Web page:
Inequality for All @ The Ross

Robert Reich

Robert Reich

You remember when on that elementary school playground or in that high school hallway someone picked on you just because you were breathing! You longed for that bodyguard who would take up for you when that bully came around the corner for its next punch or mean word. Who knew that we, as consumers, would need someone to protect us from inequality economics? Who would have thought?

Independent director Jacob Kornbluth did think it. His documentary Inequality for All is a heartfelt and very insightful commentary on the economic inequalities experienced by the majority of Americans. Kornbluth places at its core a concern for the American people; specifically, the film focuses on the widening gap between the rich and the poor and exposes extreme income inequality that eventually will marginalize the middle class.

Income Inequality Graph

Income Inequality Graph

The film’s anchor is Robert Reich, political economist who served as Secretary of Labor under President Bill Clinton and is now the Chancellor’s Professor of Public Policy at the Goldman School of Public Policy at the University of California, Berkeley. His Wealth and Poverty class facilitates Reich’s concise but thorough lessons in economic theory. Reich is an effective, engaging, and passionate instructor, and you will enjoy each power point presentation as well as his detailed graphs. These classroom props certainly keep the attention of his students and the audience, and his approaches to teaching are accessible to any person coming to understand income inequality for the first time. These aspects are the film’s appeal. Reich’s bottom line is simple: a healthy middle class makes for a healthy economy. After all, the U.S. is a consumer-based economy. When the middle class has disposable income, Reich points out that the economy flourishes, jobs are created, homeowners increase as well as other growth incentives. He then supports this economic principle with a timeline to demonstrate when the U.S. economy was vigorous, and what historical events compromised the nation’s health.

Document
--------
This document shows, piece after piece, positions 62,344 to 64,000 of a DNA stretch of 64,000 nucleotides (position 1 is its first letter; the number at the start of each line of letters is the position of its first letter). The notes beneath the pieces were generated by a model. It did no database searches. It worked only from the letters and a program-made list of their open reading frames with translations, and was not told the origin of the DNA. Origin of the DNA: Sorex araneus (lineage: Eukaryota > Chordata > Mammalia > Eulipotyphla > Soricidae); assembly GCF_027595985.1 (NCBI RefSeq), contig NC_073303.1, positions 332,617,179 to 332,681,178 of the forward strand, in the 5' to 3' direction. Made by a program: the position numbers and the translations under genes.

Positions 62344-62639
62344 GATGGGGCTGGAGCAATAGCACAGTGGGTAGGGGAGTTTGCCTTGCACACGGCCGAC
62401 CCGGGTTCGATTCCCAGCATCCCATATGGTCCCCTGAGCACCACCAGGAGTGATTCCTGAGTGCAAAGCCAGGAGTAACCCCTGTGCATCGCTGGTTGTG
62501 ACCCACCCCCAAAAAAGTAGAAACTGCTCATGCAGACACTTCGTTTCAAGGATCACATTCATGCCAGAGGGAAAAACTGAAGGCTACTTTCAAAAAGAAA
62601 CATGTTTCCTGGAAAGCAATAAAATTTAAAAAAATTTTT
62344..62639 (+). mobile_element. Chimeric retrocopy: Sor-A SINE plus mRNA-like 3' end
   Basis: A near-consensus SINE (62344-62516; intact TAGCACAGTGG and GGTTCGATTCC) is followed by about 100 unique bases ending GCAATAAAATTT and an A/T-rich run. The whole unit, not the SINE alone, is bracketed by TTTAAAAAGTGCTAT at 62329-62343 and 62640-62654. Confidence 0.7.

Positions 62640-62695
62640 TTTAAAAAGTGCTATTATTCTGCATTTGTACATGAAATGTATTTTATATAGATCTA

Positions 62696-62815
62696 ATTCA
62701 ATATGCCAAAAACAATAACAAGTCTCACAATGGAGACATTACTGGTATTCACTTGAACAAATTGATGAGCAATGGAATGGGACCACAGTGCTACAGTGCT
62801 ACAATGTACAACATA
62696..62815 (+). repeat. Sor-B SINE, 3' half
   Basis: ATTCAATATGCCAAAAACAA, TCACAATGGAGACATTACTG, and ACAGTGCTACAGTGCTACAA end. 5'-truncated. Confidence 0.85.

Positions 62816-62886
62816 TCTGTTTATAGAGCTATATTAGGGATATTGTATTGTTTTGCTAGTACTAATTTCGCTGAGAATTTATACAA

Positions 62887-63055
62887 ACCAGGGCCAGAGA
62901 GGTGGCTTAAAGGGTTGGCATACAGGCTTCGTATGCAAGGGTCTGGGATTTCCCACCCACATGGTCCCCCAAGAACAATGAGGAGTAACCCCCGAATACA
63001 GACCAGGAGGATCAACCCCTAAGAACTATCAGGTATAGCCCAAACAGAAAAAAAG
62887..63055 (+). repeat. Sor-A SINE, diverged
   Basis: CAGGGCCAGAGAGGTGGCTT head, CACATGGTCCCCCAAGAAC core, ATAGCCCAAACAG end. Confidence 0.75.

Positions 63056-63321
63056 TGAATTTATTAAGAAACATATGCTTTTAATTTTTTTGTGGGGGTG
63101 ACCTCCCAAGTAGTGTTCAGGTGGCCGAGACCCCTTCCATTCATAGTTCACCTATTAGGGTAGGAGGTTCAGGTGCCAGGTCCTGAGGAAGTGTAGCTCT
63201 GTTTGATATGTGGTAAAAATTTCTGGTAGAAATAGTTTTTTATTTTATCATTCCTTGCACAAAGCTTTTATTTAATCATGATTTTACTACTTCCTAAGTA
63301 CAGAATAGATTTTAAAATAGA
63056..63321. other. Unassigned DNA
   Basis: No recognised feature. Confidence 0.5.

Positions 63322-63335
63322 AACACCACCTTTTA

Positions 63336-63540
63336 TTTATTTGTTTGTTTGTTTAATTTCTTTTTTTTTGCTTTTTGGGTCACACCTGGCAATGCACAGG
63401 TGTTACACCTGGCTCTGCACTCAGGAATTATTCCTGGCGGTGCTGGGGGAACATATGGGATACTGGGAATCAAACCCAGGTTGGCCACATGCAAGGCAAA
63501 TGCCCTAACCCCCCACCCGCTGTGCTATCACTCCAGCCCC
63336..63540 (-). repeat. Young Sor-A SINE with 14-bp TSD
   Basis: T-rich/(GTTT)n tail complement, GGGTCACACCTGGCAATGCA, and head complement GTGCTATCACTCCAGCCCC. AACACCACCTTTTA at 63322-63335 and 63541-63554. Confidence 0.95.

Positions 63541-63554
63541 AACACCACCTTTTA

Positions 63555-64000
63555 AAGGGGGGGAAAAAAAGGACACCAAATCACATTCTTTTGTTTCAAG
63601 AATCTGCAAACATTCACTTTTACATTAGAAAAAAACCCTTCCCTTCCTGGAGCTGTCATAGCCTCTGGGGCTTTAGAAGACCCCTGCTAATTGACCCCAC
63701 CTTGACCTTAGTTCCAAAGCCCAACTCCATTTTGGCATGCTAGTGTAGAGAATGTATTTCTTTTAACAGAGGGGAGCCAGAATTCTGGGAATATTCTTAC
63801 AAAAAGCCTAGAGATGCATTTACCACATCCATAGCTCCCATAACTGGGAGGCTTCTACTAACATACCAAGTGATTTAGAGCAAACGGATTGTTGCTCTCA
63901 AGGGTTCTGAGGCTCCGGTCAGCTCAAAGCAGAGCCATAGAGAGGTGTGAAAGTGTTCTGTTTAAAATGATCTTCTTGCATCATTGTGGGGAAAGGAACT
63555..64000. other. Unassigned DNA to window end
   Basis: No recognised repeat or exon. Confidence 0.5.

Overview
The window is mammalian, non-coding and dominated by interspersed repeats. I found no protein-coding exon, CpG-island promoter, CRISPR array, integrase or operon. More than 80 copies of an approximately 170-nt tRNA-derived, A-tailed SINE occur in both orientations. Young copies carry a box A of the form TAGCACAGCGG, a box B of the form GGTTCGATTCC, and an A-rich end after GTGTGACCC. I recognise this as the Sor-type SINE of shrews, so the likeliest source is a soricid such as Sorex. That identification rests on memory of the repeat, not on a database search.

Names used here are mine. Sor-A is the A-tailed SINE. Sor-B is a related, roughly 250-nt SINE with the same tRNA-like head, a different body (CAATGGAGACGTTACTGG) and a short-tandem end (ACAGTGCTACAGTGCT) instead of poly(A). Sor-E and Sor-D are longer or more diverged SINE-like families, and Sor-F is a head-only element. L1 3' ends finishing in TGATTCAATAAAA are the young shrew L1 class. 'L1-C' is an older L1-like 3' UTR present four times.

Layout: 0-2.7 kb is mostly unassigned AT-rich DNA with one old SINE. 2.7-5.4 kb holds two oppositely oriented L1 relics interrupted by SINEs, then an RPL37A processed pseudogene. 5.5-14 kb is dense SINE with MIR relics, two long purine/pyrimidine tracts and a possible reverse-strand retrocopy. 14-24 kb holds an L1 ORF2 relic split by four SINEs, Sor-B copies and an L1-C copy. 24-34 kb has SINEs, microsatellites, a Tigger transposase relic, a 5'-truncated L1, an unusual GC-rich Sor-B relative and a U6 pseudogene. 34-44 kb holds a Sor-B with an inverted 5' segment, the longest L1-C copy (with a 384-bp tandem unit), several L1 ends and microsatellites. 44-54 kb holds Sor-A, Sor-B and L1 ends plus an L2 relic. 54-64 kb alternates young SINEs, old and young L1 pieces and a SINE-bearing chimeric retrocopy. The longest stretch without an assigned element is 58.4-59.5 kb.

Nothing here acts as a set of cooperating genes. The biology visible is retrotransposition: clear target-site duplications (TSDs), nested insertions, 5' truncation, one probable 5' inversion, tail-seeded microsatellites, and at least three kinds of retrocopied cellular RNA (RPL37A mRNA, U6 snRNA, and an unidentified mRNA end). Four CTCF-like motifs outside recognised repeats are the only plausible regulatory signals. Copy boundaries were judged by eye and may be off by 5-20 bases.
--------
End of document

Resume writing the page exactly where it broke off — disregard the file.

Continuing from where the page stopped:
Based on Reich’s book Aftershock: The Next Economy and America’s Future, Kornbluth utilizes all of Reich’s expertise and charisma. The UC Berkeley instructor does not disappoint, as he mixes comedy, autobiography, history, politics, and some drama to highly the dire consequences of inequality for all.

Inequality for All plays through January 30 at the Ross Media Arts Center in Lincoln.

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